There was no improvement in life expectancy for people born in the UK between 2015 and 2017, with newborns actually predicted to live shorter lives in Wales and Scotland.
New data from the Office for National Statistics (ONS) puts life expectancy for girls born between 2015 and 2017 at 82.9 years - unchanged from the 2014-16 figure.
The number also remained unchanged for boys at 79.2, while a decline of 0.1 years was recorded for newborns in Scotland and Wales, and for males born in Northern Ireland.
After decades of steady progress, ONS statistician, Sophie Sanders, said the figures signal the worst improvements in life expectancy recorded since 1980-82.
"Some decreases at birth have been seen in Scotland, Wales and Northern Ireland, while in England, life expectancy has remained unchanged from 2014 to 2016," she said.
"This slowing in improvements is reflected in the chances of surviving to age 90 years from birth, which has also seen virtually no improvement since 2012 to 2014."
The data also confirmed that life expectancy in the UK remains lower than in many other comparable countries, with France, Spain and Italy all recording better figures.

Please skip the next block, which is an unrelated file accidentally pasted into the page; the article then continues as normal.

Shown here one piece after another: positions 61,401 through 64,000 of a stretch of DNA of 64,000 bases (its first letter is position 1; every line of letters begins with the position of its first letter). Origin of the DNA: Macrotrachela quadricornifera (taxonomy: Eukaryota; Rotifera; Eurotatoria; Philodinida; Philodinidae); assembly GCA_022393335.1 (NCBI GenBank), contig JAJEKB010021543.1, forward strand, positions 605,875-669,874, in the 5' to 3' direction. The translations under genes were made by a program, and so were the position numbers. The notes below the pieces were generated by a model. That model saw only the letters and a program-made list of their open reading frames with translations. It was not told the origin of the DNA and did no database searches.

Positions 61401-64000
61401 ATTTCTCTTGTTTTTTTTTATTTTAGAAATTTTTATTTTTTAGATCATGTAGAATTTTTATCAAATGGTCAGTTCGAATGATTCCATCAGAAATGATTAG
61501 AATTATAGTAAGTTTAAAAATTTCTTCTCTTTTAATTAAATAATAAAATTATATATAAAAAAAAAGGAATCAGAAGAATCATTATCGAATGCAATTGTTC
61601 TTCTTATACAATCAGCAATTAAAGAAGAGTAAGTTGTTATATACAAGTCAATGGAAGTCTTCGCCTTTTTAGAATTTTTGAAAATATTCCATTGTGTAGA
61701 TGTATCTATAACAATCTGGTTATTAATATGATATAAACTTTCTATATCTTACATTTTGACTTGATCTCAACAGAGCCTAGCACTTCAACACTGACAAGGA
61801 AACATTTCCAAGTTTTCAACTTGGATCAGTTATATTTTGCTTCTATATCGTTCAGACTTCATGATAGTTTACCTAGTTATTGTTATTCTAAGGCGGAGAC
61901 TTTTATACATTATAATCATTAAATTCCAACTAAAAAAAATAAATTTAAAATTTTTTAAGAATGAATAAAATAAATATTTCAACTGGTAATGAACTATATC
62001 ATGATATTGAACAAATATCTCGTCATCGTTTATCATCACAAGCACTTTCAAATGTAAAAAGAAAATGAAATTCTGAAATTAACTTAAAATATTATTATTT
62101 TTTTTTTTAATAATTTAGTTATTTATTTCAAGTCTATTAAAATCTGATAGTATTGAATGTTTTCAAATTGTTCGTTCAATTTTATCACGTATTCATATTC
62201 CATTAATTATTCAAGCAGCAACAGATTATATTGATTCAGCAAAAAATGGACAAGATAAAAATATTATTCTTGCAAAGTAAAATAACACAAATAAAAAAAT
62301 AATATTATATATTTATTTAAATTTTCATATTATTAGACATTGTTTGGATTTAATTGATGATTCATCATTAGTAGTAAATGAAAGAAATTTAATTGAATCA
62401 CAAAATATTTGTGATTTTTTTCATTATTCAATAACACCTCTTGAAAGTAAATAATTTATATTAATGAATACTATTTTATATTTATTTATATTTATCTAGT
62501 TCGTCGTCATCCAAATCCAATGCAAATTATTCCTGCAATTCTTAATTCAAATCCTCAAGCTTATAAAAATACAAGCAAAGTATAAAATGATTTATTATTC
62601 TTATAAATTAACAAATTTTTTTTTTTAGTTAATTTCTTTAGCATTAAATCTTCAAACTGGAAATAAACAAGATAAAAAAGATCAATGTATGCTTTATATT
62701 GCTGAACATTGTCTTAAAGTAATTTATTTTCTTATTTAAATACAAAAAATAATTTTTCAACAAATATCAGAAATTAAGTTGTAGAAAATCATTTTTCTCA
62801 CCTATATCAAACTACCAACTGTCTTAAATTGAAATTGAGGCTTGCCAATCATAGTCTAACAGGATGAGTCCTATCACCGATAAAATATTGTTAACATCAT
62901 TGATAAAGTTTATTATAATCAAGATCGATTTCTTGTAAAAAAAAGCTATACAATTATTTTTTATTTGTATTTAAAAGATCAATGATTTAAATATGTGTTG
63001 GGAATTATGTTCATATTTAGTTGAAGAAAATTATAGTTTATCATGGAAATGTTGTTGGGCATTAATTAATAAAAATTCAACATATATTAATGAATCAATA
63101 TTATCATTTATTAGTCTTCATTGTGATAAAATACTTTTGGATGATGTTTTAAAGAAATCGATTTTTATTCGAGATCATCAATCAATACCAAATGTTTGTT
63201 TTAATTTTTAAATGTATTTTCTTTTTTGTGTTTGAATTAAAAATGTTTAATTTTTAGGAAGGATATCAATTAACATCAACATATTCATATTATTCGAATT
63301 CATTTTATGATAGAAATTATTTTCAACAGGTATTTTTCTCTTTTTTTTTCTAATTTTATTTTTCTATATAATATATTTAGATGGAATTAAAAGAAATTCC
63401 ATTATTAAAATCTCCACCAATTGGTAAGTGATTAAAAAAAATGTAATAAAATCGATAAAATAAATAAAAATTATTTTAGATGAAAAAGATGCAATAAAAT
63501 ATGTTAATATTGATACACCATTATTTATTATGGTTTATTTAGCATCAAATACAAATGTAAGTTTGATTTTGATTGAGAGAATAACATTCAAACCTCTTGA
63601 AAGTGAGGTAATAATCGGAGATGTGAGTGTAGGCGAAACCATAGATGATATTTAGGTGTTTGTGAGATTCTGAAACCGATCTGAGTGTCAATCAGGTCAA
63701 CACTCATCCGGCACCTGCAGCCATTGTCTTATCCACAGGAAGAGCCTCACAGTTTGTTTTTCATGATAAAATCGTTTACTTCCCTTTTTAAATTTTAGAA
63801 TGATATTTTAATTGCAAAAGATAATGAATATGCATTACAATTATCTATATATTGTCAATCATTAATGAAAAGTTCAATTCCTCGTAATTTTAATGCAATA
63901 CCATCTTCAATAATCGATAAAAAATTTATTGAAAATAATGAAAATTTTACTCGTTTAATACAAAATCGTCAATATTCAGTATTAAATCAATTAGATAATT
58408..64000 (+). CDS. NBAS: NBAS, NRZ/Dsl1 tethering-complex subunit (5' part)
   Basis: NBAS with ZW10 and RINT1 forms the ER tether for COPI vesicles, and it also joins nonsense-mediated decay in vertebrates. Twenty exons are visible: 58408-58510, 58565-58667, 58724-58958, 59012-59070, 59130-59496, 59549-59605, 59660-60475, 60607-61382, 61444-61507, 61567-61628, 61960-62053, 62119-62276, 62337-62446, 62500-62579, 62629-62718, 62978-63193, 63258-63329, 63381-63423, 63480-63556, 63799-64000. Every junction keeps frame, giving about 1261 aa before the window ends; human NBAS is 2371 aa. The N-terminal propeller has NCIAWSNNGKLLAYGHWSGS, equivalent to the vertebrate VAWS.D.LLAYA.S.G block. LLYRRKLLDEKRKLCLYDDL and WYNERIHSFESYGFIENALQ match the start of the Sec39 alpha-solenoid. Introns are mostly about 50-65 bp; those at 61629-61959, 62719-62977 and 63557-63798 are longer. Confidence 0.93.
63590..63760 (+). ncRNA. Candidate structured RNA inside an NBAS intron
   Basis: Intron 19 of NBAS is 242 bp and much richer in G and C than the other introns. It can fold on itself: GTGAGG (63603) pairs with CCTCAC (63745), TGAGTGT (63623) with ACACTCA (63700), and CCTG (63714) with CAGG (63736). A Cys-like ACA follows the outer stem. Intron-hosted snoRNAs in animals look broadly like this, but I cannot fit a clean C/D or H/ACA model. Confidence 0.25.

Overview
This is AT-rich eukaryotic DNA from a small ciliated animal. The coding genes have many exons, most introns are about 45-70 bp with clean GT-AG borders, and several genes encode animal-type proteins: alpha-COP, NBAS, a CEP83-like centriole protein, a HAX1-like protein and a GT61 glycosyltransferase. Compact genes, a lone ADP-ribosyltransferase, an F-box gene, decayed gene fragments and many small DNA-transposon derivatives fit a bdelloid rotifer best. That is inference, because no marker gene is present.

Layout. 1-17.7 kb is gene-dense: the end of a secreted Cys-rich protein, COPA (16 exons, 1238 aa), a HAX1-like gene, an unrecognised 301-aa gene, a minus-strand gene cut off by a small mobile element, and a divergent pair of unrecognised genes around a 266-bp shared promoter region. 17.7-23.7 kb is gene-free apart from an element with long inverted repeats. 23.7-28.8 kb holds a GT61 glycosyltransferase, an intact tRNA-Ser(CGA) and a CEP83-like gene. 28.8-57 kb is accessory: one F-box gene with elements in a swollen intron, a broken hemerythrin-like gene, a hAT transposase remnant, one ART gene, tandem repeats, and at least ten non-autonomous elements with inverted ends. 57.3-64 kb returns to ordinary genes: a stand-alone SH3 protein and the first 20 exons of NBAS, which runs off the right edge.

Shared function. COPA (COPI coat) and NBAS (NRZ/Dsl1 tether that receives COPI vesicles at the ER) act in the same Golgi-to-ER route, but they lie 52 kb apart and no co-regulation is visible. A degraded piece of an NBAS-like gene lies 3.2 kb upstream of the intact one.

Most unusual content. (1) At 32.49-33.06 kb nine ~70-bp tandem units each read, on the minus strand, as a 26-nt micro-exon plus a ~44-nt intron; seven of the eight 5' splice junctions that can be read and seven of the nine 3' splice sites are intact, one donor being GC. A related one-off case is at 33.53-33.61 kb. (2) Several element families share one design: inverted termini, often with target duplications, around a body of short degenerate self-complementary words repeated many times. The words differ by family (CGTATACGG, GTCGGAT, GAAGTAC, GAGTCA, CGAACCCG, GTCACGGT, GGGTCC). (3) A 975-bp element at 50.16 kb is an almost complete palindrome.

The ONS said a particularly high number of deaths between 2015 and 2017 compared to the years before partly explained the latest slowdown.
This comes after the Continuous Mortality Investigation (CMI), owned by the Institute and faculty of Actuaries, said stalling progress was a trend rather than a blip.
However, the International Longevity Centre - UK (ILC-UK) said the latest findings should be "taken with a pinch of salt", and highlighted how incomes impact life expectancy.
"What is clear from our research is that the gap in life expectancy between the rich and poor is worsening over time," ILC-UK head of external affairs, Jon Date, said.
"The reasons behind these disparities are complex, but it is utterly unacceptable to witness a growing health divide in 21st century Britain."
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